Earlier this week a colleague circulated a story that concerned me. I sat on it for about 4 days, deciding whether or not to write about it here. But finally I think it’s time to say something.
The reason I sat on this article is because I try very hard to keep my personal and professional social media activities separate. Facebook–totally personal; I don’t even say where I work on my Facebook page and I post whatever the heck I want. Twitter–professional; my profile clearly states where I work and what I do and I maintain a level of professionalism in all my tweets. This blog–mostly personal until today. Today I’m going to just slightly cross the line.
I work in childhood obesity prevention, with particular interest in changing policies and environments so families can buy healthy food. My love of food, cooking and family certainly combines personal and professional, giving me the passion to love what I do. So when my colleague sent an article stating that a recent poll showed that the majority of people surveyed blame poor parenting for obese kids, it was disturbing both personally and professionally. The article summarizes the results of a survey of over 1,000 registered voters nationwide that asked them if they think childhood obesity is a disease, or if it’s caused by poor parenting and/or poor food choices: 34% said both poor parenting and poor food choices cause childhood obesity, 29% said poor parenting, 24% said poor food choices.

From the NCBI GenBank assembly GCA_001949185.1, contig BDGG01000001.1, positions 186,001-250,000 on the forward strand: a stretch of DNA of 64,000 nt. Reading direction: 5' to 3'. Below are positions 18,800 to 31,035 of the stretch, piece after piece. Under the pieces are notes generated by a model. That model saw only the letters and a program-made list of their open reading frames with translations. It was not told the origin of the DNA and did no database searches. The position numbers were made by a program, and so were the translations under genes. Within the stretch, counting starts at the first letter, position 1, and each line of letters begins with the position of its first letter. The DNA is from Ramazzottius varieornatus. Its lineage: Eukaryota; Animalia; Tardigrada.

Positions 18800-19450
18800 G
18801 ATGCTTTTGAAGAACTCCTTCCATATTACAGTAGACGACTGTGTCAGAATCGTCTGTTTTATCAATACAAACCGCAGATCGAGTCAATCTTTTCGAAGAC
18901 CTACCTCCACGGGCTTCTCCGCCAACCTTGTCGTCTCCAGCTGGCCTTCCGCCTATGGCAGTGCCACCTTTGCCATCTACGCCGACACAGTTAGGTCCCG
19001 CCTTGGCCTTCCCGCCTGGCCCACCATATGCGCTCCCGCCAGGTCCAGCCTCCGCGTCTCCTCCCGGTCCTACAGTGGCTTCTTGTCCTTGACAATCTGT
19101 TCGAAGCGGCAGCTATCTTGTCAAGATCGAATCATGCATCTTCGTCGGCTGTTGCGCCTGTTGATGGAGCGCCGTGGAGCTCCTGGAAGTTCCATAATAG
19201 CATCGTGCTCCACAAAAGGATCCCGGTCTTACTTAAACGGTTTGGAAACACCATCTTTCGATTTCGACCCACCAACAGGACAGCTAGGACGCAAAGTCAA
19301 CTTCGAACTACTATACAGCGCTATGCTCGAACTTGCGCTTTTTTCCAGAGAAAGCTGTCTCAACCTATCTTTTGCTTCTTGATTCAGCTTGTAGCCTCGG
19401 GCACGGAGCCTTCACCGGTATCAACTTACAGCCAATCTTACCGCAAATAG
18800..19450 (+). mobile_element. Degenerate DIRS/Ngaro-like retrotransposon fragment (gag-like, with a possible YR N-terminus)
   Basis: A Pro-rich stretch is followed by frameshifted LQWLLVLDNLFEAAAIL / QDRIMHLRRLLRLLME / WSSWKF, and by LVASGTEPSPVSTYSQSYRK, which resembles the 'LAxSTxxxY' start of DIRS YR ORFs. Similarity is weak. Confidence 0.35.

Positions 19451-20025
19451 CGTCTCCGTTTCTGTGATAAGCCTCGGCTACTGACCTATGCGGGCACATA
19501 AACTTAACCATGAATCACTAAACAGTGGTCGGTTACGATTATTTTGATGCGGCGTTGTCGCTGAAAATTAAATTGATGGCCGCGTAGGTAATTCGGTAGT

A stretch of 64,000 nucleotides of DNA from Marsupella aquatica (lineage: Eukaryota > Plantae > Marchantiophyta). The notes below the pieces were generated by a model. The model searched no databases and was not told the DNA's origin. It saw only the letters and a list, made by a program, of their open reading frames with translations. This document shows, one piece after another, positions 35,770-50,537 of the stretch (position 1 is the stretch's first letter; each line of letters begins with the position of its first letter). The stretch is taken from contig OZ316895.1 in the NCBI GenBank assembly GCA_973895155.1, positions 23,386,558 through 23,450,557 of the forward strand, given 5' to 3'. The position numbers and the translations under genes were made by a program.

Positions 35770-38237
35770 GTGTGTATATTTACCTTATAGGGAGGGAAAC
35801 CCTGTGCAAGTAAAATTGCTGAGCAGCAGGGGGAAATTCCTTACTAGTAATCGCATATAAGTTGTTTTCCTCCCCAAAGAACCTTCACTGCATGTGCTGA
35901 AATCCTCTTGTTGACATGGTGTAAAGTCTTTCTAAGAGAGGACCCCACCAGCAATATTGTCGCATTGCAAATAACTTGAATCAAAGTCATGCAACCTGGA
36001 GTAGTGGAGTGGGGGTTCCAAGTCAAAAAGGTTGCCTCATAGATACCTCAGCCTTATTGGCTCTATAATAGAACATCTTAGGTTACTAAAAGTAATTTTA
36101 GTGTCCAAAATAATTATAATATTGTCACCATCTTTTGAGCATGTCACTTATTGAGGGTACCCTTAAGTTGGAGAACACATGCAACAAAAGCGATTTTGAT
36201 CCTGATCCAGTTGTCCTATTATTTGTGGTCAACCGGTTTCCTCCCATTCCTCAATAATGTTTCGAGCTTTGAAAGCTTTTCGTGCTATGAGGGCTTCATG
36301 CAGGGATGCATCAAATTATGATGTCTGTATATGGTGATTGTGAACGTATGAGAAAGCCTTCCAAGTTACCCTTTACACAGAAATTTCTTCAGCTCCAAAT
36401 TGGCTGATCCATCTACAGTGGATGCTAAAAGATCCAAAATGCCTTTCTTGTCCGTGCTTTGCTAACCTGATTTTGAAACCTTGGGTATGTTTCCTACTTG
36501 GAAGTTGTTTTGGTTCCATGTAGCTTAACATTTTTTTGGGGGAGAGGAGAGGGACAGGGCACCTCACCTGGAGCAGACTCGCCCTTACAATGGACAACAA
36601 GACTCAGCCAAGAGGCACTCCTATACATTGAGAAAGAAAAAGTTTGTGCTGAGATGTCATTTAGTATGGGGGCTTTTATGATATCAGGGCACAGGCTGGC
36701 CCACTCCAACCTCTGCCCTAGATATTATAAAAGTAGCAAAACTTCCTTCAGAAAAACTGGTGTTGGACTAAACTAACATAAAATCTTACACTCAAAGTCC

As many of us who like to cook and try to do it in a healthful way know, food prices are rising. A bag of apples or a bunch of carrots are much more expensive than they were only 3 years ago. I’m blessed enough to be able to afford fresh fruits, veggies and whole grains to cook wholesome meals for my family but definitely have noticed the uptick in our grocery bill. But imagine if you’re a parent living on food stamps or with a very limited budget, trying to purchase healthy food for your family. The average food stamp budget is $31.50 a week for an NJ resident; take $31.50 to the store and try to buy yourself a week’s worth of healthful breakfasts, lunches and dinners and you’ll see it’s not that easy. The head of the NJ Dept of Human Services tried it last year, along with members of Congress in 2007. I’ve heard and read stories of parents who want to give their kids healthy meals but simply can’t because it’s just to darn expensive.
As parents we all want to do what’s best for our kids so they become healthy adults. However in this current economy many families in this country have all the best intentions but not the money to buy healthy food. If you’re among those who think parents are at fault for their kid’s obesity problem please consider whether they’re able to afford healthy food. Sometimes that makes all the difference between best intentions and current reality.